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72) Anecdotal Evidence ?

Ludwik Kowalski (June 27, 2003)
Department of Mathematical Sciences
Montclair State University, Upper Montclair, NJ, 07043


The fragments below were extracted from the Introduction to Tadahiko Muzino's book "Nuclear Transmutation: The Reality of Cold Fusion." The book, published in 2000, can be ordered from Amazon.com. The introduction was written by Jed Rothwell; it can be downloaded as "MizunoTnucleartra.pdf" file from the library at html://www.lenr-canr.org

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. . . Mizuno wrote this short book about his work and personal experiences. It is the best informal account yet written about the daily life of a cold fusion researcher. It gives you a sense of what the job feels like. It is not intended to be technical. For technical details, the reader is invited to examine Mizuno’s numerous scientific papers, some of which are listed in the references. One event described here which is not described in the technical literature is an extraordinary 10-day long heat-after-death incident that occurred in 1991. News of this appeared in the popular press, but a formal description was never published in a scientific paper.

Mizuno says this is because he does not have carefully established calorimetric data to prove the event occurred, but I think he does not need it. The cell went out of control. Mizuno cooled it over 10 days by placing it in a large bucket of water. During this period, more than 37 liters of water evaporated from the bucket, which means the cell produced more than 84 megajoules of energy during this period alone, and 114 megajoules during the entire experiment. The only active material in the cell was 100 grams of palladium. It produced 27 times more energy than an equivalent mass of the best chemical fuel, gasoline, can produce. I think the 36 liters of evaporated water constitute better scientific evidence than the most carefully calibrated high precision instrument could produce. This is first-principle proof of heat. A bucket left by itself for 10 days in a university laboratory will not lose any measurable level of water to evaporation. . . .

It is a terrible shame that Mizuno did not call in a dozen other scientists to see and feel the hot cell. I would have set up a 24-hour vigil with graduate students and video cameras to observe the cell and measure the evaporated water carefully. This is one of history’s heartbreaking lost opportunities. News of this event, properly documented and attested to by many people, might have convinced thousands of scientists worldwide that cold fusion is real. This might have been one of the most effective scientific demonstrations in history. Unfortunately, it occurred during an extended national holiday, and Mizuno decided to disconnect the cell from the recording equipment and hide it in his laboratory. He placed it behind a steel sheet because he was afraid it might explode. He told me he was not anxious to have the cell certified by many other people because he thought that he would soon replicate the effect in another experiment. Alas, in the seven years since, neither he nor any other scientist has ever seen such dramatic, inarguable proof of massive excess energy.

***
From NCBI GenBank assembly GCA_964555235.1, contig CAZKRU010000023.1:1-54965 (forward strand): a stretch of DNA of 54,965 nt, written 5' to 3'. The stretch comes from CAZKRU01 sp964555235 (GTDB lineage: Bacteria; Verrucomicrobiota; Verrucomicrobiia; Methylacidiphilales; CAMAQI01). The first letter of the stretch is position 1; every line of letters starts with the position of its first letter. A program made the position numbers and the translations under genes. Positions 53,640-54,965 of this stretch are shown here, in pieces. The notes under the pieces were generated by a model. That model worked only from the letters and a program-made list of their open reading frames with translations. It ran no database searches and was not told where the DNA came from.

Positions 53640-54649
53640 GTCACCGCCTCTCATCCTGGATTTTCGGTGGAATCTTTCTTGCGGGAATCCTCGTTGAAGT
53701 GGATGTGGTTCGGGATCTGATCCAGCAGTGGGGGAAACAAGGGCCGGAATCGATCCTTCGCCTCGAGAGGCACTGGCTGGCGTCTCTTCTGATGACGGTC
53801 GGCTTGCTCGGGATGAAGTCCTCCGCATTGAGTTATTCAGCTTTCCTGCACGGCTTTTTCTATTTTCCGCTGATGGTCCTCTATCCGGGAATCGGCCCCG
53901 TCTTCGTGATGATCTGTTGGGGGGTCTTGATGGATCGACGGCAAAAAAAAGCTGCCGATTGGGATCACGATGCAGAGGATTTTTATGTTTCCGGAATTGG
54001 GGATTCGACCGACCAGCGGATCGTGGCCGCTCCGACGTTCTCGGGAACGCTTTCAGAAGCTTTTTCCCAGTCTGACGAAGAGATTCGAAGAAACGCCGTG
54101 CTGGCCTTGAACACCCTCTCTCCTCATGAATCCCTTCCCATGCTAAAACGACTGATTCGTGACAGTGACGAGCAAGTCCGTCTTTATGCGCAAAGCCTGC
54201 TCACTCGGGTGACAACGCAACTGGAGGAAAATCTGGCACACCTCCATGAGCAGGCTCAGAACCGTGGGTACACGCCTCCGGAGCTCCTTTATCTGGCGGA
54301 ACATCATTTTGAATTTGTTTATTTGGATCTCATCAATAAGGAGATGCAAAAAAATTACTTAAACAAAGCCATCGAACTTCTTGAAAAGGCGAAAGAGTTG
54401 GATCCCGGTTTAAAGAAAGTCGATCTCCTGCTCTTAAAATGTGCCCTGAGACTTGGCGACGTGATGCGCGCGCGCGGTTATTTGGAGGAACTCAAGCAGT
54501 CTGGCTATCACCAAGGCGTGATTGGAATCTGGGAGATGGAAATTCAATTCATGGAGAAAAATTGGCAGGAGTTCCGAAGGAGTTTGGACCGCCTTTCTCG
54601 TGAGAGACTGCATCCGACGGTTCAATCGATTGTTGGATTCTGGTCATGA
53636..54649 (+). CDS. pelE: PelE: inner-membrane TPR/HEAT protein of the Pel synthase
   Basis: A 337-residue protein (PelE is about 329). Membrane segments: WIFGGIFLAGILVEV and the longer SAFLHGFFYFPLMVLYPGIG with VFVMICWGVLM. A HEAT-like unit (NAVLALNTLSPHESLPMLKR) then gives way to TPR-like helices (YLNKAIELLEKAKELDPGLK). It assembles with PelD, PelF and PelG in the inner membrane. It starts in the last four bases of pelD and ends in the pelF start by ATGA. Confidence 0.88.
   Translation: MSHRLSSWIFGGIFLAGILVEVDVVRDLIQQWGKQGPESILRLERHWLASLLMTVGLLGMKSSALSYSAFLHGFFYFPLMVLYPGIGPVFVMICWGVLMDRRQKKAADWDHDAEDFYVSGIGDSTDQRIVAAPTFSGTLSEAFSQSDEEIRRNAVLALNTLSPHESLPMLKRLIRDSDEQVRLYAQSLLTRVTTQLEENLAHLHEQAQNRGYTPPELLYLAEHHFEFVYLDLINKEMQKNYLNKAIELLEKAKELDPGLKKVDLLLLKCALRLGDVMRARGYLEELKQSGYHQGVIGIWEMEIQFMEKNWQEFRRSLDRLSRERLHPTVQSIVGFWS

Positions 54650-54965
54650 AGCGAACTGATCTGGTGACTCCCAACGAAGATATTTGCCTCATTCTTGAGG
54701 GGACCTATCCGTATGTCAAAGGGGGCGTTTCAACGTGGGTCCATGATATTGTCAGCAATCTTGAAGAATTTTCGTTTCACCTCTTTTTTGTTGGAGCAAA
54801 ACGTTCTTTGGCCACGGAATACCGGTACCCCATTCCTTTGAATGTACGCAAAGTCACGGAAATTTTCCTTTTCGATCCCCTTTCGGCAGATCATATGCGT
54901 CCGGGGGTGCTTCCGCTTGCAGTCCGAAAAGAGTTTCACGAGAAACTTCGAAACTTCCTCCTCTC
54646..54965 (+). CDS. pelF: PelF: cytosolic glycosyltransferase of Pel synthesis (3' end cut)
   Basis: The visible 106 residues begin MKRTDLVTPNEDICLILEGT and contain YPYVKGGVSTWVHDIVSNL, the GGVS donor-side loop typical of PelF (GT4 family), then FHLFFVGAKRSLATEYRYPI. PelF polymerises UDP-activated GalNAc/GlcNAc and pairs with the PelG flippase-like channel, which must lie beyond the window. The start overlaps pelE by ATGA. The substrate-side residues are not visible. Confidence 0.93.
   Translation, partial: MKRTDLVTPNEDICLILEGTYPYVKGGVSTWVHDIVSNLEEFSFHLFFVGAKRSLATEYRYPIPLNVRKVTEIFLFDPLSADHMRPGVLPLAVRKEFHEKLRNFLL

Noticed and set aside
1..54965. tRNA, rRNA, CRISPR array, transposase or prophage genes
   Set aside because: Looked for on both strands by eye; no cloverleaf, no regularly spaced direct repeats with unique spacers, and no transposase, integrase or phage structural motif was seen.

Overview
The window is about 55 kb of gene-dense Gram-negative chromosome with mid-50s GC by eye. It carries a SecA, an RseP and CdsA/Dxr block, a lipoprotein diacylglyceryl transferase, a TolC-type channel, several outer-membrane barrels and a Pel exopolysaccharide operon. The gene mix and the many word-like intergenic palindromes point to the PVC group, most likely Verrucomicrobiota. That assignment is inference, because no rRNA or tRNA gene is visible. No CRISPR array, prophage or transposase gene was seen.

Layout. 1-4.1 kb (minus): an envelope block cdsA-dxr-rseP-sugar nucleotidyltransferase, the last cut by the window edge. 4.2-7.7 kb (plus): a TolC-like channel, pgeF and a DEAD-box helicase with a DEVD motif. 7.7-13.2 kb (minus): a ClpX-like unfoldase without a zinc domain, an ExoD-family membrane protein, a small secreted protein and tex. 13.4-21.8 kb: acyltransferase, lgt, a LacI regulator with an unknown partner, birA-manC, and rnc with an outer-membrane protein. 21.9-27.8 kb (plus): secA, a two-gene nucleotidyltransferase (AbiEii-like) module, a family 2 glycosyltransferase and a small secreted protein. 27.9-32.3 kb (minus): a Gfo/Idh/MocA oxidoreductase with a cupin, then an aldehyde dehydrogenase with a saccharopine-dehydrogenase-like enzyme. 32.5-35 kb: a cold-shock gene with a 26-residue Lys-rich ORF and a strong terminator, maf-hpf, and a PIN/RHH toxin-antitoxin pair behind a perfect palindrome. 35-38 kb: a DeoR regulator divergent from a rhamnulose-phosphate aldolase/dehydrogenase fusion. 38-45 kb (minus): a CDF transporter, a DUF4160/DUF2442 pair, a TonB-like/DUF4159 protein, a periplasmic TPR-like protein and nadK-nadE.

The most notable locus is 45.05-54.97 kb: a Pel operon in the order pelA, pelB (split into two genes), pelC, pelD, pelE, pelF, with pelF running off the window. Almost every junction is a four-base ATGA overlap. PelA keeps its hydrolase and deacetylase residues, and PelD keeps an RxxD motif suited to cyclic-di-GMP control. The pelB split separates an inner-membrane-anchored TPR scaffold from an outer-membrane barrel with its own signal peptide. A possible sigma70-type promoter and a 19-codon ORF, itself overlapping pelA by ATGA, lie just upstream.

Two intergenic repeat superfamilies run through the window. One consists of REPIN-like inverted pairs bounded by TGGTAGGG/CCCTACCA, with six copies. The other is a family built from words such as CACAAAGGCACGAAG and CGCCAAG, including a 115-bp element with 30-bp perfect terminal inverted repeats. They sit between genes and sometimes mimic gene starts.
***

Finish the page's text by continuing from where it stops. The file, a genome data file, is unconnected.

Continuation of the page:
Here is a chronology of the heat-after-death event:

March 1991. A new experiment with the closed cell begins.
April 1991. Cell shows small but significant excess heat.
April 22, 1991. Electrolysis stopped.
April 25. Mizuno and Akimoto note that temperature is elevated. It has produced 1.2 H 107 joules since April 22, in heat-after-death. F. Nakano, “Mohaya hitei dekinai jyouon kakuyuugou [The reality of cold fusion can no longer be denied],” Bungei Shunju, September 1991
The cell is removed from the underground lab and transferred to Mizuno’s lab. Cell temperature is >100 deg C.
April 26. Cell temperature has not declined. Cell transferred to a 15-liter bucket, where it is partially submerged in water.
April 27. Most of the water in the bucket, ~10 liters, has evaporated.
The cell is transferred to a larger, 20 liter bucket. It is fully submerged in 15 liters of water.
April 30. Most of the water has evaporated; ~10 liters.
More water is added to the bucket, bringing the total to 15 liters again.
May 1. 5 liters of water are added to the bucket.
May 2. 5 more liters are added to the bucket.
May 7. The cell is finally cool. 7.5 liters of water remain in the bucket.
Total evaporation equals:
April 27 10 liters evaporated. Water level set at 15 liters in a new bucket.
April 30 10 liters evaporated. Water replenished to 15 liters
May 1 5 liters replenished.
May 2 5 liters replenished
May 7 7.5 liters remaining.

Thus, evaporation since April 30 is: 15+5+5-7.5=17.5 liters. Total evaporation is 37.5 liters. The heat of vaporization of water is 540 calories per gram (2,268 joules per gram), so vaporization alone accounts for 85 megajoules. One aspect of the heat-after-death event seems particularly strange. It is as if the cathode is trying to maintain stasis inside the cell. After the external 60 watt heater was turned off, the heat-after-death reaction increased just about enough to compensate for the loss of external heat. This sounds like an instrument error. It prompted Mizuno to double check all instrument readings with meters attached directly to the sensors. As unbelievable as this sounds, it is a real phenomenon which others have observed. Stanley Pons noted that the cold fusion effect has a kind of “memory.” After a perturbation, temperature tends to return to a fixed level. Perhaps this is not so strange. The physical configuration of deuterons in the metal controls the power level.